Title – Roma (2018)
Director – Alfonso Cuarón (Children of Men)
Cast – Yalitza Aparicio, Marina de Tavira, Jorge Antonio Guerrero, Verónica García
Plot – Follows a year in the life of Mexico City maid Cleo (Aparicio) during the early 1970’s as Cleo comes to terms with an unplanned pregnancy, a marriage break up in her employers family and the turbulent climate of her home country.
“No matter what they tell you, we women are always alone”
Review by Eddie on 17/12/2018
Quite simply a considered and beautifully bound together work of art, Oscar winning director Alfonso Cuarón’s black and white love letter to his home country of Mexico is a stunning achievement, a film that at first seems like a small and intimate character study but slowly and assuredly becomes so much more as it encapsulates issues and themes that still resonate strongly today.
Named after a famous district of Mexico city, Roma is set in the early 1970’s and focusses its attention on newcomer Yalitza Aparicio’s young maid Cleo, who finds herself trying to maintain a household around a sad and depressive break-up all the while dealing with the fact she is soon to be a mother herself, to a baby of a father who wants nothing to do with her.
It’s far from the most original set-up but thanks to Cuarón’s masterful delivery of the subject matter and material, Roma quickly shows off why it has been hailed as a genuine threat at next year’s Oscar’s ceremony.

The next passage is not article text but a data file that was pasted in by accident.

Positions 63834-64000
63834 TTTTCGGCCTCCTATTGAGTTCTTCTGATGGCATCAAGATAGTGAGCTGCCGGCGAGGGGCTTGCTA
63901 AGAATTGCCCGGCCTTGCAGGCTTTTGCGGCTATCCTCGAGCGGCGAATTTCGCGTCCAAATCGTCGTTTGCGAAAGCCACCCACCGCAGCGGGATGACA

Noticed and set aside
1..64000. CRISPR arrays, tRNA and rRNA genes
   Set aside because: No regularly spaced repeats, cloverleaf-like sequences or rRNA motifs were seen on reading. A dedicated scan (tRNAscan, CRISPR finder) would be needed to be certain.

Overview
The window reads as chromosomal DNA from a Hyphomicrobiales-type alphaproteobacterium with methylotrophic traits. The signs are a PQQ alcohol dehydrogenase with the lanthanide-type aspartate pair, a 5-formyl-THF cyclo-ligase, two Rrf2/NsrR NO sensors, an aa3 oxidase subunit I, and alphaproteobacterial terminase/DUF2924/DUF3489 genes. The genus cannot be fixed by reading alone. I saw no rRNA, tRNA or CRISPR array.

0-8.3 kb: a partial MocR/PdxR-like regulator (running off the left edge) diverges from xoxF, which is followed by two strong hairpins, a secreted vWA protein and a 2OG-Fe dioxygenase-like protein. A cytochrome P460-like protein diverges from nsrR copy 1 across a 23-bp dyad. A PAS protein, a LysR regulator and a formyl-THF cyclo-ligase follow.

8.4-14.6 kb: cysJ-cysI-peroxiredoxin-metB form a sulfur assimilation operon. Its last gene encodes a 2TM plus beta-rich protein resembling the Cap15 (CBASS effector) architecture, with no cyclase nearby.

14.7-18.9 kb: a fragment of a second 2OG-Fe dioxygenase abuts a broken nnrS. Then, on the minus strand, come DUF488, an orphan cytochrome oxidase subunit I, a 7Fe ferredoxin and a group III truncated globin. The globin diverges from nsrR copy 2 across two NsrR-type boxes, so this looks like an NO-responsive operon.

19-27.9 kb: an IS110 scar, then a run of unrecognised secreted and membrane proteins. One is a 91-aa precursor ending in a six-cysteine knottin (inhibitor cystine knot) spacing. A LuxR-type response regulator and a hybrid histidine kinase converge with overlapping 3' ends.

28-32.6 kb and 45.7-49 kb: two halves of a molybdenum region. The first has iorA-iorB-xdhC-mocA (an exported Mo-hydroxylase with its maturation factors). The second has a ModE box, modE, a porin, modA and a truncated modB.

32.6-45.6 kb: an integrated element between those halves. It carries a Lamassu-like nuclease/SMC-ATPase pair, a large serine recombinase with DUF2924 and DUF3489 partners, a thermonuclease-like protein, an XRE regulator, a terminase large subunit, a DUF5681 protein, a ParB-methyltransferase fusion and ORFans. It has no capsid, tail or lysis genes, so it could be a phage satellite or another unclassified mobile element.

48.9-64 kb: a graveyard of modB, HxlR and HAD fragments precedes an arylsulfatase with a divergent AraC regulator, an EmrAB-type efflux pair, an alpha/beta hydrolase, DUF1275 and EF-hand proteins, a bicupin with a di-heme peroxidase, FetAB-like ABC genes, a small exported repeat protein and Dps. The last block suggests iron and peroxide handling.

Magnificently captured by Cuarón, who acts as his very own D.O.P here, Roma, with its largely improvised script and cast of unrecognisable faces, is the type of film that over its 130 minutes will begin to feel like something akin to a documentary as we are well and truly transported to this very particular time and place, Roma becoming the type of film that you can smell, feel and touch as Cuarón brings his tale to vivid life.
Accompanied by the sounds and eccentricities of the vividly unique country (Roma is completely bereft of any musical score), Cuarón’s personal film is made alive thanks to its astounding sound and production design as we follow Cleo on a yearlong journey through the turbulent period of Mexico’s history.
It’s one of the most immersive and all encapsulating experiences you will have all year and one that’s deserving of a cinema visit if you can find a local screening, it’s as if you yourself are walking the streets, a fly on the wall in these households as Cuarón brings us into his passionately recreated world.
Roma really is the work of a director operating at the top of his powers, no shot feels wasted, each one framed and shot in a way that comes from the mind of a director who knows exactly what he wants and how he wants it to be and after a run that has included Children of Men, Gravity and now this, it’s safe to say that Cuarón is one of the greatest filmmaker’s working today.
If there was nit-picking to be done with Cuarón awards calibre film, it would be that the film starts off particularly slow, with some viewers likely to be wondering what the point of the whole exercise is but if you can stick it out, Roma morphs steadily into an emotionally engaging and at times heart wrenchingly powerful film, with a last act that is up there with the best filmmaking seen over the last few years.
Final Say –
Look out A Star is Born! Roma has stamped itself as an official Oscar heavyweight, as Cuarón’s film is not only the best film to be released through the Netflix production house, but one of the year’s most unforgettable and magical examples of movie-making.
4 ½ martial arts showcases out of 5